Easy Seam allowance Marking With Tracing Wheels

seam allowance Tools Pencils and pen

Marking seam allowances.

Many vintage patterns were made without seam and hem allowances included. This actually really makes it easier when you want to adjust a pattern to fit . You can simply make all the adjustments and then add the final allowance you want, either to the paper pattern or marked directly onto your fabric.

There are several ways of accurately marking your seam allowance directly to your fabric. I like the Prym double tracing wheel. Its easy to use and you can get different chalk fillers. Simply adjust the seam width between 15mm and 40mm and roll the plastic wheel along the pattern edge.  (stocked by all good sewing shops and of course Amazon).

Easy to change chalk refills, if you want other colors than white.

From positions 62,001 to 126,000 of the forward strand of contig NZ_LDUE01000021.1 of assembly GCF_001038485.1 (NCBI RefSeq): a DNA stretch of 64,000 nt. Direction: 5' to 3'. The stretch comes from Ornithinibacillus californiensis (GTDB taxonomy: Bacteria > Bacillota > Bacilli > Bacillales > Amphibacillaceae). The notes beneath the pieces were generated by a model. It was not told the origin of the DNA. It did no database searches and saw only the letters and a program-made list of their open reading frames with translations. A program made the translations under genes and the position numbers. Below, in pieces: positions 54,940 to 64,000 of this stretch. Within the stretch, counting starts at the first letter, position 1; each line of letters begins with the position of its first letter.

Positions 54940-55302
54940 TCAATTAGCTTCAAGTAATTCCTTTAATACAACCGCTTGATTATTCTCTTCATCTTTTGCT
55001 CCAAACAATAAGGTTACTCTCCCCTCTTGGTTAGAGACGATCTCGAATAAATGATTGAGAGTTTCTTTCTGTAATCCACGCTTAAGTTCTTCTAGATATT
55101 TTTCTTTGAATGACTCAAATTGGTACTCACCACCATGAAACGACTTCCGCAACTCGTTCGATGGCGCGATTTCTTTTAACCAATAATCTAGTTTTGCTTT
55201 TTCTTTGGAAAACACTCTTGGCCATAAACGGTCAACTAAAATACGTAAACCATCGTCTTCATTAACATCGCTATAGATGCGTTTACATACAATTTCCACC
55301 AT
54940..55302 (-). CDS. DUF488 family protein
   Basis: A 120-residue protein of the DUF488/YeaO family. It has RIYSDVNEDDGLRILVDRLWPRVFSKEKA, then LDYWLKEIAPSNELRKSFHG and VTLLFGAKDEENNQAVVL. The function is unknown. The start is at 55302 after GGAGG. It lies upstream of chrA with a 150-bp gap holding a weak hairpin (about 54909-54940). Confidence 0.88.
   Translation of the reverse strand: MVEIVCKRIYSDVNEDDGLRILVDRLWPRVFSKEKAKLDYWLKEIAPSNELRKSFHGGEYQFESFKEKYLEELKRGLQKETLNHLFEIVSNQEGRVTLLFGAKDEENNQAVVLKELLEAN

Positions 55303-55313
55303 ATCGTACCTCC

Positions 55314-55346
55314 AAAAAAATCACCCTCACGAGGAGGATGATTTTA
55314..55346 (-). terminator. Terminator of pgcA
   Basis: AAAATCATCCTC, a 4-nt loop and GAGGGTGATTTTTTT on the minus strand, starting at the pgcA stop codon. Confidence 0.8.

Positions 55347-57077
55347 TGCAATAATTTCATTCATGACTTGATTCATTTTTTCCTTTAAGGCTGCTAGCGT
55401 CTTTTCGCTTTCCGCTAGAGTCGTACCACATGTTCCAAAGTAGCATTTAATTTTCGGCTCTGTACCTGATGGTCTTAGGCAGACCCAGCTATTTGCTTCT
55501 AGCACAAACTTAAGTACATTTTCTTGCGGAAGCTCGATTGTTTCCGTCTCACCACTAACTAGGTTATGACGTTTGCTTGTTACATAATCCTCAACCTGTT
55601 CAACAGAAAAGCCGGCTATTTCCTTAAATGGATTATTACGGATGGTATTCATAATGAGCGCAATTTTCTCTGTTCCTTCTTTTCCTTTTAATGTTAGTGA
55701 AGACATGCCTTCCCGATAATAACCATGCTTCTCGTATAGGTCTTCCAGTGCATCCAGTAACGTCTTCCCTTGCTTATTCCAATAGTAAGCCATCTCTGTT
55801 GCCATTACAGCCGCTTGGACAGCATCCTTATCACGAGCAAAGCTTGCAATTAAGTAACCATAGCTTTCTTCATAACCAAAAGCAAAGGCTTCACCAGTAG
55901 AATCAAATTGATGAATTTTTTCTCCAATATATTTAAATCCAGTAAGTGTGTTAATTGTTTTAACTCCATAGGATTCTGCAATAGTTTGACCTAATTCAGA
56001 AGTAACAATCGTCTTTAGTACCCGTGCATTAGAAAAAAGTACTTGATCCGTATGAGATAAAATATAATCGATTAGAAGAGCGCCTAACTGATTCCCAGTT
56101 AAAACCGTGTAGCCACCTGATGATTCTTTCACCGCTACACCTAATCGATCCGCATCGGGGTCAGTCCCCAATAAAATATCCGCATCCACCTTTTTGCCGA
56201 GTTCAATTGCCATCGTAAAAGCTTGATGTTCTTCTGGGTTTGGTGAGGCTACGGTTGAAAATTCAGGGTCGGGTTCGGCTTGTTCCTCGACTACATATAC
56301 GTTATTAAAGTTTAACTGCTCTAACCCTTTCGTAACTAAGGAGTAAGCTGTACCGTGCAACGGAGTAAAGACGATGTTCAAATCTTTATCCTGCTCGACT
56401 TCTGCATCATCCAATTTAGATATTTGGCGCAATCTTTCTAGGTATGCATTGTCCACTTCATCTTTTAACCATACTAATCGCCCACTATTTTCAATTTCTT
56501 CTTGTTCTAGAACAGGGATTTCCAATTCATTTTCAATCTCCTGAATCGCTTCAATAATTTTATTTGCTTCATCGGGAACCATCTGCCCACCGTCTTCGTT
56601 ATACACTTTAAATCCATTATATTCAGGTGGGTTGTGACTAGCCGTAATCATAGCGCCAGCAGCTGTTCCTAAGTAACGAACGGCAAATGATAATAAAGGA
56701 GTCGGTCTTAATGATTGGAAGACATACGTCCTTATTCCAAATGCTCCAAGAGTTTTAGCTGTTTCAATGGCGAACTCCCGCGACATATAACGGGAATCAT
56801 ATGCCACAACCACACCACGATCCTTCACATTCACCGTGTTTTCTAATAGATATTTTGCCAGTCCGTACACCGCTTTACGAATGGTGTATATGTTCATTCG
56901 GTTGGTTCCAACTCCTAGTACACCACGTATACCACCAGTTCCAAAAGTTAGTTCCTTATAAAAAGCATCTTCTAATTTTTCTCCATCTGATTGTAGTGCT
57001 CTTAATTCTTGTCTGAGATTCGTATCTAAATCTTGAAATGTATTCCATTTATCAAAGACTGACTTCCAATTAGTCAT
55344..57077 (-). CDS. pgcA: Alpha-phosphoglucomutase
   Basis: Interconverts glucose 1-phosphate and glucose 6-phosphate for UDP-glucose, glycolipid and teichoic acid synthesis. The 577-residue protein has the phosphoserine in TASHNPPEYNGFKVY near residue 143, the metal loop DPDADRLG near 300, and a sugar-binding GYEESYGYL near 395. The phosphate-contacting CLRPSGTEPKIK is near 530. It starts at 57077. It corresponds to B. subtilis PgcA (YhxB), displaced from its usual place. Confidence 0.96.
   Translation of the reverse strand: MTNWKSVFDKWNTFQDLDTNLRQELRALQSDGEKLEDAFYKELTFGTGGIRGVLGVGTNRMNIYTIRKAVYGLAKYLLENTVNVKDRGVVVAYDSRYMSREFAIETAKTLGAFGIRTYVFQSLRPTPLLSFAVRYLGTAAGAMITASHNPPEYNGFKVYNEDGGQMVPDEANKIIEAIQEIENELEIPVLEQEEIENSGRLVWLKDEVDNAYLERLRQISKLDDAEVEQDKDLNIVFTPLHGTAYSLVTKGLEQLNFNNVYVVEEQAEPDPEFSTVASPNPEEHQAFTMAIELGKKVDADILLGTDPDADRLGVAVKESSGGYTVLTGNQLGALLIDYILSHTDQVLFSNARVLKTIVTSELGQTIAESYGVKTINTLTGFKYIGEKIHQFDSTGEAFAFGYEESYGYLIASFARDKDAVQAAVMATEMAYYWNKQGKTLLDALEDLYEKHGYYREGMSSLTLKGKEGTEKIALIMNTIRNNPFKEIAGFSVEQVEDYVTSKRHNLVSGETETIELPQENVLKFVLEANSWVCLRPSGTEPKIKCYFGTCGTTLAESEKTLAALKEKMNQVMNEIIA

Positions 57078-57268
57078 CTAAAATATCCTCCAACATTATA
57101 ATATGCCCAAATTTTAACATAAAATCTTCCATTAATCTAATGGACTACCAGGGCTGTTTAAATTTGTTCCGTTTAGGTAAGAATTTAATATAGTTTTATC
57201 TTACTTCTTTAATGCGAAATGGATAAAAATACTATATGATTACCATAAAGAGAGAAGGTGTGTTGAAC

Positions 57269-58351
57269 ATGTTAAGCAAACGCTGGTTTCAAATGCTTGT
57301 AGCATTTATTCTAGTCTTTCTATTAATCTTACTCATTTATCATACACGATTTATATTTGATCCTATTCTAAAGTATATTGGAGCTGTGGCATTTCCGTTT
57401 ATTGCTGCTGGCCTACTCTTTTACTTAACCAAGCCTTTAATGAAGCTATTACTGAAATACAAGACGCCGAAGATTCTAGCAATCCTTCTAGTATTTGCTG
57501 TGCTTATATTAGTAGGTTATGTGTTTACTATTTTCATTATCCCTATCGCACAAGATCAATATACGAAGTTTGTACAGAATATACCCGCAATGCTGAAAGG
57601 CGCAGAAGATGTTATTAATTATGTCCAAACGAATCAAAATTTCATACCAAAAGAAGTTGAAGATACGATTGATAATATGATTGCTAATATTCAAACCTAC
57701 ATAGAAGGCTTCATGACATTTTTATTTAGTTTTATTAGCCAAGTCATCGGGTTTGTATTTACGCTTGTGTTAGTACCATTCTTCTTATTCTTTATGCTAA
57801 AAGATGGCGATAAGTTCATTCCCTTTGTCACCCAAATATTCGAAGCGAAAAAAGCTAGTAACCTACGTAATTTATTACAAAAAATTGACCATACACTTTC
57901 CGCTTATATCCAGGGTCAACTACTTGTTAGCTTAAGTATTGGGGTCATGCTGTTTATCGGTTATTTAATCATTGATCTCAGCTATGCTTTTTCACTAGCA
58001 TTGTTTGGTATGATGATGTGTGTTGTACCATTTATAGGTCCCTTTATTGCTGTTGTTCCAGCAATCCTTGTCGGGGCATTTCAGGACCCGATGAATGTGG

The seam width is easily changed by sliding the wheel along the shaft which is marked with 15mm – 25mm and 40mm marks.

If you are sure the pattern does not need any fitting adjustments making before you cut out, you may want to mark your seam allowance onto the paper pattern. A simple double wheel is best for this job. Adjust the wheels to width and run along ege of paper pattern to leave perforated or embossed line for your seam allowance cutting line.

One of the oldest ways I learned from My Grandmother is to simply tape 2 or 3 fabric marking pencils together to get the width you want. Or fabric marking pens would work as well.  The pencil that would trace the pattern edge would be dipped in glue and dried so it didn´t leave a mark.

This works well for delicate fabrics, stretchy knits and fabrics cut on the bias that the  tracing wheels can snag and pull out of shape. I use this method all the time for hat making. 

transfering pattern markings to fabric

For transferring internal markings such as darts, pleats, fold lines etc, if you don´t want to use traditional tailors tacks then dressmakers tracing paper comes in packs of different colours and is accurate and easy to use. I think I have had a packet over 20 years and it still marks ok!.

 

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